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Focus on Employee Resource Groups
We asked Erin Grau to guest write this section of today’s briefing. She’s a people strategy consultant, the former head of people and culture at Away, and a former vice president for transformation and operations at The New York Times. Erin has hands-on experience with many of the issues we’re all wrestling with, and we’ve quoted her in the past about tactics for resetting businesses. We invited her today to share her thoughts about one important area of focus.
I’ve been asked countless times over the past year how to accelerate progress in diversity, equity, and inclusion (DEI), and I always say the same thing: employee resource groups (ERGs).
I’ve seen first-hand how ERGs (sometimes called business resource groups or affinity groups) can have a disproportionate impact on DEI outcomes, including as an ERG leader at a highly visible public company. ERGs, which are officially chartered networks of employees who share a common identity—like gender, ethnicity, sexual orientation, caregivers—come together around a unifying mission. Their work can increase the inclusion and retention of diverse talent, drive employee engagement, educate through programs and events, and help build diverse talent pipelines.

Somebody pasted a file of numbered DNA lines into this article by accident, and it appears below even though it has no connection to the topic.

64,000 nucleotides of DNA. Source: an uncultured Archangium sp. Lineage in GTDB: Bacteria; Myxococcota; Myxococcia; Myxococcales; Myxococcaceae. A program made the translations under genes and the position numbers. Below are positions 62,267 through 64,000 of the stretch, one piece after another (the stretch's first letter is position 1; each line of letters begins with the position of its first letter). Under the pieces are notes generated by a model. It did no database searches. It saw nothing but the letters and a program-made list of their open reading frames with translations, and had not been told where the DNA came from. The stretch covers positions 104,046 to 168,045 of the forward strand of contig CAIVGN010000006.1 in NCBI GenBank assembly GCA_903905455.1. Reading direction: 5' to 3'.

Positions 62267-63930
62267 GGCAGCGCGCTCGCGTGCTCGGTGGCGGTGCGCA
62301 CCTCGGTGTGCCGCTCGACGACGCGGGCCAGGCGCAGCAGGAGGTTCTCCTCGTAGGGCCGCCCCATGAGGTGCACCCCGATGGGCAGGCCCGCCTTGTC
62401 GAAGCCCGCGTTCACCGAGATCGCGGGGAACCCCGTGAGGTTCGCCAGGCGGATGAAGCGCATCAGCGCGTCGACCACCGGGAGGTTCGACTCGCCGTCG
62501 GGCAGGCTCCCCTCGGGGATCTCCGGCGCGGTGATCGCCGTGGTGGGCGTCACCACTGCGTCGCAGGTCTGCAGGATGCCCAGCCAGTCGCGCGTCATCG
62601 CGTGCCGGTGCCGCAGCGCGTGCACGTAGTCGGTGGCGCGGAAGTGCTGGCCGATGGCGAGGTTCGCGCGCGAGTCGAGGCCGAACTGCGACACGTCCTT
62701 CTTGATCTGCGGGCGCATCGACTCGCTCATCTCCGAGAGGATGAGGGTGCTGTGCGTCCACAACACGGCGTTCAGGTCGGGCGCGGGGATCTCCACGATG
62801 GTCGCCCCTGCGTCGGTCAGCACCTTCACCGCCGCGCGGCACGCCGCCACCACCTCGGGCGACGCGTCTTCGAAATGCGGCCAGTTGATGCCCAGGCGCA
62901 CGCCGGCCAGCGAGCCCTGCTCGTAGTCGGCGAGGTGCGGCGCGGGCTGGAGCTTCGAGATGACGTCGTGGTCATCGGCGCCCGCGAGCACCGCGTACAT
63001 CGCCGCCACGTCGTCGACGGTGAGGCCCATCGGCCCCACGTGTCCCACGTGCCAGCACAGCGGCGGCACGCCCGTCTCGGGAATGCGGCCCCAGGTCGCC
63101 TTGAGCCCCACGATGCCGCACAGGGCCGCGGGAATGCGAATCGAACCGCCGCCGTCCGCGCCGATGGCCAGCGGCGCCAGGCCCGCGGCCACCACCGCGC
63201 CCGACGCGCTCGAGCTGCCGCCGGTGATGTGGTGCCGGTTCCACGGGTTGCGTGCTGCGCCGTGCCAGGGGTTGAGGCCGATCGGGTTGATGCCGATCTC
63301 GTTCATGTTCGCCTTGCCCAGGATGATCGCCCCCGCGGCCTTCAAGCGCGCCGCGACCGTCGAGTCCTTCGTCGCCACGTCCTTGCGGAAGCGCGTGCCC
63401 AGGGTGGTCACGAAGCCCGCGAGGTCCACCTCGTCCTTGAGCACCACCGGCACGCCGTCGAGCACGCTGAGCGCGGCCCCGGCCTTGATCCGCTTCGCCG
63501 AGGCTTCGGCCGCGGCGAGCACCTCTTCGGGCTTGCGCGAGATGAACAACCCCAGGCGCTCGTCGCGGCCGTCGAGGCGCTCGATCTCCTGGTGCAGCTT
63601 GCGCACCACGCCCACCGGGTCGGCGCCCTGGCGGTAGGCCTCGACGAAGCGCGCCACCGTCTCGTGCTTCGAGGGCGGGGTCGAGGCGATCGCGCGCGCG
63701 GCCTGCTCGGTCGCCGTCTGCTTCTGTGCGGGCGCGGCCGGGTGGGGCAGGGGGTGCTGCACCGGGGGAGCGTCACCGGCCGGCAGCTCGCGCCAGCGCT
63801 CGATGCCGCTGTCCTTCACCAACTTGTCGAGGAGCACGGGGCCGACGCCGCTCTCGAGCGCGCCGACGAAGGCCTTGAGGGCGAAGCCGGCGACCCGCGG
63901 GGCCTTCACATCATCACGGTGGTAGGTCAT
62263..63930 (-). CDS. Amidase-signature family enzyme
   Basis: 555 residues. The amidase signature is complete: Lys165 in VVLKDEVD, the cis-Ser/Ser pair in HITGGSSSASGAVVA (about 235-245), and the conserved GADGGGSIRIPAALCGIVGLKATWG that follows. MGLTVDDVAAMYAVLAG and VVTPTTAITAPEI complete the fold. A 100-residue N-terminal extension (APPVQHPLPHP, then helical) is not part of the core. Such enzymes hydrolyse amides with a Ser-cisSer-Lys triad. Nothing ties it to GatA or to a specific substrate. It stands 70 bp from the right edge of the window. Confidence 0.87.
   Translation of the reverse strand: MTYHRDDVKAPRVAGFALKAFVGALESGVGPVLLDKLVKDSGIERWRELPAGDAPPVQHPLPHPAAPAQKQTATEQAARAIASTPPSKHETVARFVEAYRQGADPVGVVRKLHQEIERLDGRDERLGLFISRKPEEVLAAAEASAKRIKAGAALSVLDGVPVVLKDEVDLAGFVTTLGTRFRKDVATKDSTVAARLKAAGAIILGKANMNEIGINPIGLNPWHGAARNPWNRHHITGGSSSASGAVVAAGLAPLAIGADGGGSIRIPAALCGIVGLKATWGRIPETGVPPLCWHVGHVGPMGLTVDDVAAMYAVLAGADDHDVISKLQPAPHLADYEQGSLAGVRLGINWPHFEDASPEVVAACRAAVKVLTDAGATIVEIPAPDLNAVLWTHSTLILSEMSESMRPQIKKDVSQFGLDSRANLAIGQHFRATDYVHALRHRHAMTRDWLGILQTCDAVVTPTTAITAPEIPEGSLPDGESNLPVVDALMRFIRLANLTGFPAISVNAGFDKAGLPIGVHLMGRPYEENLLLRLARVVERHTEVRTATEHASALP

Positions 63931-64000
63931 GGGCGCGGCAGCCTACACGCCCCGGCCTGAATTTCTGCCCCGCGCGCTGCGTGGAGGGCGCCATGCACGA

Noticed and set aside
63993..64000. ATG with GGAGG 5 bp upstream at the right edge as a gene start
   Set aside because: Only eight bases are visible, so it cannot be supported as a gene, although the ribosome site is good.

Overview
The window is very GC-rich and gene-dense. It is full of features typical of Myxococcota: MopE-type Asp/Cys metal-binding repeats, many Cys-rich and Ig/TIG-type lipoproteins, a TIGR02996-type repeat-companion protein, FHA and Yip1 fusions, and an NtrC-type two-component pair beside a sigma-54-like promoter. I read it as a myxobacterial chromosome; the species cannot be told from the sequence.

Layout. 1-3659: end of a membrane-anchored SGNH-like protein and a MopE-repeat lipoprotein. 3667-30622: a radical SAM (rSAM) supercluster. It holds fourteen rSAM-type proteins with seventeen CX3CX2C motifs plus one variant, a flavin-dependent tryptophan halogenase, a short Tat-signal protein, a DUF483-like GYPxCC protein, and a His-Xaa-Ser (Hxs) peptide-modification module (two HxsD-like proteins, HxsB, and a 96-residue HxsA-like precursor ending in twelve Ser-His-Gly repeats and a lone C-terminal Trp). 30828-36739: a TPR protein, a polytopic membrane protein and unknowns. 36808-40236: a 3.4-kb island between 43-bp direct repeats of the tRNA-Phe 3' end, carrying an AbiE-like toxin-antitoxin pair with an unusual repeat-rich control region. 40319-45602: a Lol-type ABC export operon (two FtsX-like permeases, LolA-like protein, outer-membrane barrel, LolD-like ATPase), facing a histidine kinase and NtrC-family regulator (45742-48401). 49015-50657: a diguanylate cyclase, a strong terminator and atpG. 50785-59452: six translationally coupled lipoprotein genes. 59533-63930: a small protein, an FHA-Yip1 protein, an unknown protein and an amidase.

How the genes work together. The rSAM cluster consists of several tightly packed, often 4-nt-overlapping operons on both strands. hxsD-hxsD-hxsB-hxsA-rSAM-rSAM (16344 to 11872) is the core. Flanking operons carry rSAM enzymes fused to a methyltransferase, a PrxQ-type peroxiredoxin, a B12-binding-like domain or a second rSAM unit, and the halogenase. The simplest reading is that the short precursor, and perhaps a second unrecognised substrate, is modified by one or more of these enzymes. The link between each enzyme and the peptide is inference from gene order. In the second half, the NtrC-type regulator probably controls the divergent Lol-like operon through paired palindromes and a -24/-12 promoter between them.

Here—from years of building and shaping successful ERG programs—is my advice for both ERG leaders and companies that want to unlock the groups’ potential:
ERGs need structure and support.
I have approached my work with ERGs with the same rigor I apply to leading a business function or unit.
- Create a charter. Strengthen the role of ERGs by articulating an ERG’s mission and make clear why the ERG exists and the role it plays for its members and the company. This is also a good place to document the expectations of ERG leaders and members, including for their roles and time commitment.
- Stand up committees. If you have a high number of active members, consider creating committees to focus on different workstreams, like events and programming, networking and development, policy, culture, allyship, etc.
- Ensure energy and resources flow to the most impactful things. Create a strategic plan and quarterly roadmaps. I like to plot ideas on an ease/impact matrix, then add the ideas that are highest impact/lowest effort on my roadmap first. At one point at the Times, that meant prioritizing a quick survey of working parents to shape and support a policy we were proposing.
- Know what your members need. ERGs should understand the needs and sentiment of their community. Human resources should share relevant qualitative information (member and employee engagement surveys) and quantitative data (hiring, attrition, and promotion rates.) That should inform the initiatives and programming led by the ERG.
- Centralized tools and resources. In addition to engaged leaders, well-run ERGs have HR support in the form of resources for planning and budgeting, administrative help executing events, and coordination and communication across all ERGs.